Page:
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Bike Tale - Posted 20th April 2015
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Mark Holyoake tries a classic airhead BMW, and reckons this small but perfectly formed flat-twin has been especially under-rated...

The road climbed and snaked above the fens in the distance. Riding past a small river where the odd rowing boat bobbed about, the water rippled and glistened and it was really nice to bimble along without a care in the world; the bike beneath purring smoothly.

This BMW comes equipped with a torsion damper which banishes (well almost) the clunk that used to be familiar to Bee Emms, and a surprisingly pleasant and handy gearbox completes the transmission. As with older Beemers, it is beautifully finished. It uses cast rather than wire wheels and has that later style of brake master cylinder on the handlebar, rather than under the tank of Beemers built a little further back in time. In addition (what’s this?), an indicator switch which operates horizontally and isn’t vertically operated with the thumb.

A largish petrol tank gives around 240 miles before a stop to refuel – typical BMW fare. The single-walled exhaust pipes are blueing slightly, where other manufactures might use double skins. The silencers flatten out along a slightly rakish angle to allow the customary panniers to be mounted. This twin uses long-ish travel suspension both front and rear, with built-in handles to alter the pre-load. Two discs up front provide ample stopping power and no worries for the pilot.


Impressions of the BMW: comfort and no first aid kit under the front of the saddle. A joyous ability to flick left and right and not ground the cylinders. A nice neutral feel with the bike feeling it can be flung about: lovely.

Getting back to the fens we encounter a long straight. It’s bumpy, allegedly used by BRM to test cars back in the day, and it puts the BM’s suspension to a more severe test. However, wheels stayed in line and there’s no need for a steering damper, the forks and shocks however having a decent workout. The rider, cushioned (a bit) from the chaos.

If today’s ‘comfy speed’ is 55mph, then touching the ton on an autobahn should be no problem. The bulk of torque is produced above 3000rpm giving the bike the ability to cruise at 5000rpm. Then revving up to about 6000 sees 80mph, and on A-roads 5500rpm (75 mph) makes for a pleasant ride. With the carburettors set properly, this bike could average 60mpg if kept below 70mph, 55mpg below 80mph, and 50mpg when / if ridden with abandon.

So it’s most definitely a finely balanced twin, but which one is it?

This is that oddball from BMW’s back catalogue, their smallest twin, the BMW R45.

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The R45 uses most of the same bits as the larger models, even the crankshaft having the same main bearings, etc, and being made from the same forging. The big ends were ground on different centres to give the shorter stroke. For some reason the valve stems are only 7mm rather than 9mm, hence the problems on pre-81 engines with valve heads breaking off. Post 1981 the head/stem weld was moved upwards, to within the guide.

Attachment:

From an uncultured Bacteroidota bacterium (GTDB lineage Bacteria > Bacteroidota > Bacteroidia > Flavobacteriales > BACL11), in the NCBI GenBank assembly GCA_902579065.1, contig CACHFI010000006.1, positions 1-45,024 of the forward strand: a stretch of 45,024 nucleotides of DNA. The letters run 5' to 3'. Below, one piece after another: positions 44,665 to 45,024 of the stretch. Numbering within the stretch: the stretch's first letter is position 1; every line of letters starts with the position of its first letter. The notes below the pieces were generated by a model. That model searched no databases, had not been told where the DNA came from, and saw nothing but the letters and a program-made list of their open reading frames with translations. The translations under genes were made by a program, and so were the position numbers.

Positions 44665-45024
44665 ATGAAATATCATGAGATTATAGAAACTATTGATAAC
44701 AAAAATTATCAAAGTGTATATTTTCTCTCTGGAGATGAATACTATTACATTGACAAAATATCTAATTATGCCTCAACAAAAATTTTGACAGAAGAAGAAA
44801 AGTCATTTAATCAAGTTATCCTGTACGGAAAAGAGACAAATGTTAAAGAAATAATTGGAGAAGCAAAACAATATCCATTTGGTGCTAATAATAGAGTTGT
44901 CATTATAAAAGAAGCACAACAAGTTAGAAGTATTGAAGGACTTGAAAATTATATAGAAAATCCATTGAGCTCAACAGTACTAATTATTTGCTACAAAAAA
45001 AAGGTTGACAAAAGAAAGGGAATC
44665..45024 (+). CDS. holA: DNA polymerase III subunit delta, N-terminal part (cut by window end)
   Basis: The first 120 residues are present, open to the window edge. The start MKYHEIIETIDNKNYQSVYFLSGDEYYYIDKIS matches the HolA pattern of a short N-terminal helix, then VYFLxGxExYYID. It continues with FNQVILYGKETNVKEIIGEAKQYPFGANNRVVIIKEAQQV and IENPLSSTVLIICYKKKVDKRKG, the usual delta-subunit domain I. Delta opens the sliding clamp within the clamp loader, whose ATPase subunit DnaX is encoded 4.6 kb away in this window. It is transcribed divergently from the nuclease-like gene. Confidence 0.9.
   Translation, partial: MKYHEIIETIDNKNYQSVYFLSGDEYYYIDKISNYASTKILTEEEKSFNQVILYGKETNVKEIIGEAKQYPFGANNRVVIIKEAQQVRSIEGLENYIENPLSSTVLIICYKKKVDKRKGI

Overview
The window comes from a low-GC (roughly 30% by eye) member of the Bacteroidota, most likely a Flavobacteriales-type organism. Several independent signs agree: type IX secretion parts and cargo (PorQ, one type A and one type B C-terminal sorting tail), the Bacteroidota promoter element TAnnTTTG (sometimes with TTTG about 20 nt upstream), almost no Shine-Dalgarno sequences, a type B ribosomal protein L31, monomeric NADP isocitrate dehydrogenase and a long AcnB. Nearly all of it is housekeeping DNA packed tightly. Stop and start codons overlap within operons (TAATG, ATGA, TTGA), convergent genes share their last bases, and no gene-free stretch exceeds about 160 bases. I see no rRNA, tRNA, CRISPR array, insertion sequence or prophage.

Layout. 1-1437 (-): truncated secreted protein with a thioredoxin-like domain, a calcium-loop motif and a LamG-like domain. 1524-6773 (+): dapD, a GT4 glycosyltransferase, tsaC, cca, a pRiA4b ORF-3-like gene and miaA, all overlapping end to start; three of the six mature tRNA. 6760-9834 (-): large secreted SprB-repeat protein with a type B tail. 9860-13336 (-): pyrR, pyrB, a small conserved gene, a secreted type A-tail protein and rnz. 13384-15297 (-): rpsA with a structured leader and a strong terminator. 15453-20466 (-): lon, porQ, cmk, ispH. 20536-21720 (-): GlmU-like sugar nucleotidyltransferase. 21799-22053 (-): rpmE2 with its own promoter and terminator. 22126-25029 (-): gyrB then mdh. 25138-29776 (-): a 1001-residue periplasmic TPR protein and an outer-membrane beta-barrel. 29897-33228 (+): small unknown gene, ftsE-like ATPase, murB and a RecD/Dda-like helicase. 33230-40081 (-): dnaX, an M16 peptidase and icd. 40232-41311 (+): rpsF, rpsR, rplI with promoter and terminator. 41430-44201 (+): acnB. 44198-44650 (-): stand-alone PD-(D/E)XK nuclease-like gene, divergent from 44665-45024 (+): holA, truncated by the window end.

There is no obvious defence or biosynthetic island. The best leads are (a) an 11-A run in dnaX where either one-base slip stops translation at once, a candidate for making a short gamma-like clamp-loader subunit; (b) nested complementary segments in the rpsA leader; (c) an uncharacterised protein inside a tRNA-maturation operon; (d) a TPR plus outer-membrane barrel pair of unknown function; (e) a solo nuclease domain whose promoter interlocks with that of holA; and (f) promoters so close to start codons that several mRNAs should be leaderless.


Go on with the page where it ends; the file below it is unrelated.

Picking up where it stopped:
Mike Fishwick, BMW Techy Guru, recalled that the only problem he had was that when going from his KRS or RS he had to make a conscious effort to change up at about 4000rpm when the R45’s engine was warm, rather than the 2000rpm on the large engines. This is probably why media hacks regarded the R45 as being underpowered, comparing it to the big boxers rather than reporting on the R45 as a 500cc twin. On the same subject (a bit of folk-lore) a friend of Mike’s is a very good rider and usually rode a Guzzi Monza. When loaned an R45, the Monza-owner admitted that it went better, handled better, and stopped better (with twin front discs). So much for the superiority of the Italians!

The R45 appears to be capable of cruising two-up at 80mph all day. Some other 35hp twins from the 1960s to 1980s might not quite be so happy at being run like that...


So there, the R45 is a good go-anywhere, do-anything machine. An under-rated twin? Probably! However, my personal opinion might be influenced by the type of bike I enjoy riding. I also liked the Moto Guzzi Nuovo Falcone, which likewise tended to get a battering in the press for being overweight with poor performance. I found it charming, robust and well made. It’s just my knee didn’t enjoy the starting experience.

The R45 ‘owns’ the NF in terms of performance although the BM is missing the Guzzi’s wondrous flywheel effect, and maybe it’s not quite so strongly engineered. Yet the R45 was built in a time when BMW clung on to the ‘quality / engineered’ ethos rather than an ‘accountant driven’ process. That didn’t stop the press giving it a hard time when new.

So maybe my conclusion should be that I’m simply a sucker for a slow, old, lost cause of a bike?

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